- The scale and duration of the civilian resistance appears to have caught the armed forces by surprise, placing strain on relations within the military infrastructure.
- Experts are now anticipating that coup leader General Abdel Fattah al-Burhan may have to settle for a power sharing agreement with the civilian portion of the transitional government.
Sudan's attempted military coup looks increasingly frail as tens of thousands of civilians continue to protest the ousting of Prime Minister Abdalla Hamdok.
The demonstrations in the streets have been met with deadly force, and at least 12 people have been killed, according to various media reports.
However, the scale and duration of the civilian resistance appears to have caught the armed forces by surprise, placing strain on relations within the military infrastructure.
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As well as mass demonstrations in major cities, roadblocks have been set up by civilians across Sudan, intended to keep security forces out of neighborhoods and signify defiance in the face of the military's seizure of power in Khartoum on Oct. 25.
Experts are now anticipating that coup leader General Abdel-Fattah Burhan may have to settle for a power-sharing agreement with the civilian portion of the transitional government, but not before further violence.
Violence to escalate
In a statement published on the official Facebook page of the country's information ministry on Monday, Hamdok "insisted on the legitimacy of his government and transnational institutions," and argued that his reinstatement could help bring a solution to the country's instability.
The U.S. and the World Bank swiftly suspended aid disbursements to Sudan following the coup, while foreign leaders called for the military to release Hamdok and other detained officials. Robert Besseling, CEO of political risk consultancy Pangea-Risk, said in a research note Monday that France may also retract its offer of a bridge loan to settle Sudan's huge arrears.
"The instability may disturb oil exports from neighboring South Sudan and will have repercussions for the ongoing civil war in Ethiopia, as well as other regional conflicts and broader geopolitics," Besseling said.
The civilian-military transitional government had been in place since April 2019, following the popular overthrow of long-reigning dictator Omar al-Bashir.
The military was due to transfer state control to its civilian partners in November, with a view to scheduling elections and a complete transition to democracy in 2023. However, this chipped away at relations between the two components of the interim government.
"Because of this resistance, and the West's backing for Mr. Hamdok and his civilian comrades, we think Mr. Burhan will have to agree to share power," said Zaynab Mohamed, political analyst at Oxford Economics Africa.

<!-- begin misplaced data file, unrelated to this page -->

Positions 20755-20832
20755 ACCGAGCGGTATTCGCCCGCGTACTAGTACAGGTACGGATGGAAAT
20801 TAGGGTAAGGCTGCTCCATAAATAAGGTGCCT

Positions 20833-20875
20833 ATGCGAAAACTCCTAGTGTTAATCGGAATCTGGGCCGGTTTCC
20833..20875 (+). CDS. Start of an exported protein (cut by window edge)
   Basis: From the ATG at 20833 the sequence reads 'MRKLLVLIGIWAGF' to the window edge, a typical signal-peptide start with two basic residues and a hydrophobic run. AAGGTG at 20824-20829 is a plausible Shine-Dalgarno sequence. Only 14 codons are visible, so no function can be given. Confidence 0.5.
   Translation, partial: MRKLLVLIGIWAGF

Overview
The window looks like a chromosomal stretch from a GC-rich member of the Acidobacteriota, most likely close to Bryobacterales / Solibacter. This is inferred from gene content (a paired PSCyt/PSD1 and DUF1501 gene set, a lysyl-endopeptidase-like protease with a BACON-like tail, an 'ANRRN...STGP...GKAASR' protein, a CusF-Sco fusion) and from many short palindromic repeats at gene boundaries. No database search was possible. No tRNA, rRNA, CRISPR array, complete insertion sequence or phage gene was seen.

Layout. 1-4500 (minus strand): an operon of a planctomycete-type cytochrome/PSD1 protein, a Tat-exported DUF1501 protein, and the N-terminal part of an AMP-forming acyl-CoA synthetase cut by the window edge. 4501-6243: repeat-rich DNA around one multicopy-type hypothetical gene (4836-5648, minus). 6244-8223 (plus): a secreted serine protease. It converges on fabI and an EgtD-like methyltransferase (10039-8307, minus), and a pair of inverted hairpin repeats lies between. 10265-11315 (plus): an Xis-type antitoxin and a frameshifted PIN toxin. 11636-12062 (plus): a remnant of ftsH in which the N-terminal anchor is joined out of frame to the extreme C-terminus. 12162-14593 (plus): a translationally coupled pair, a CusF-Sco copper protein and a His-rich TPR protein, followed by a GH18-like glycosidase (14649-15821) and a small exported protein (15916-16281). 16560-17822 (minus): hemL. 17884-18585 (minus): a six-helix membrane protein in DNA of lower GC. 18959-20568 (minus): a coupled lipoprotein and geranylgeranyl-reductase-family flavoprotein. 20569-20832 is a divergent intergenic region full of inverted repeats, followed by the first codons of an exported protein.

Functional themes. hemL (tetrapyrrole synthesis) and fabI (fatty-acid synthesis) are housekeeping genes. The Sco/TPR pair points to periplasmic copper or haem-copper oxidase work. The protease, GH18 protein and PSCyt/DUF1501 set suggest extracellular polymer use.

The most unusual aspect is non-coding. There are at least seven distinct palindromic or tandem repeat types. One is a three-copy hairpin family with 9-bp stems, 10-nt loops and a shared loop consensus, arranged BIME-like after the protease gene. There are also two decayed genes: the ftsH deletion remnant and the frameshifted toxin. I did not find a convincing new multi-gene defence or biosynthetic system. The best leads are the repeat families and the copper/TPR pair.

"Tensions in the political environment will remain high in coming months as stakeholders try to negotiate a new agreement, and we expect deadly violence against anti-coup protesters to continue."
Ed Hobey-Hamsher, senior Africa analyst at risk intelligence company Verisk Maplecroft, said factions within the military had been caught off-guard by the scale of the revolt, leading to internal rivalries and Burhan looking "increasingly isolated."
"We expect that the civilian protests will continue to grow in numbers and organisation, exacerbating instability in Khartoum and Port Sudan and straining the internal cohesion of the military," Hobey-Hamsher added.
Various news outlets have reported that negotiations between the army and politicians over a power-sharing deal are underway in the capital, signifying a potential reversal of the coup.
In a video from Khartoum on Sunday, U.N. envoy Volker Perthes told reporters that a proposal had been presented to all sides, and voiced hope that a deal will be struck in the coming days.
Reports have suggested that Hamdok may be given full executive powers and for him to appoint a cabinet of experts, along with a three-member honorary transitional council to replace the 14-member military-civilian Sovereign Council, of which Burhan was the chair.
The military could lead a security and defense council and a Parliament would be established to represent political parties, the military and various rebel groups, unconfirmed reports have said.
However, Hobey-Hamsher suggested that the legacy of distrust would render the success of future power-sharing institutions "extremely unlikely," with any arrangement this week likely to be "volatile, short-lived and not conducive to the organisation of credible elections."
Oxford Economics Africa's Mohamed also noted that Burhan's power grab was an attempt to preserve the military's power and economic privileges.
"Senior military officials benefit from Sudan's military-industrial complex, which is dominated by a network of companies controlled by the army in key industries such as gold, rubber, meat exports, flour, and sesame," she said.
"Had Mr. Burhan handed over his chairmanship of the Sovereign Council to a civilian in November, as required by the peace deal, this entire economic system would have been under threat."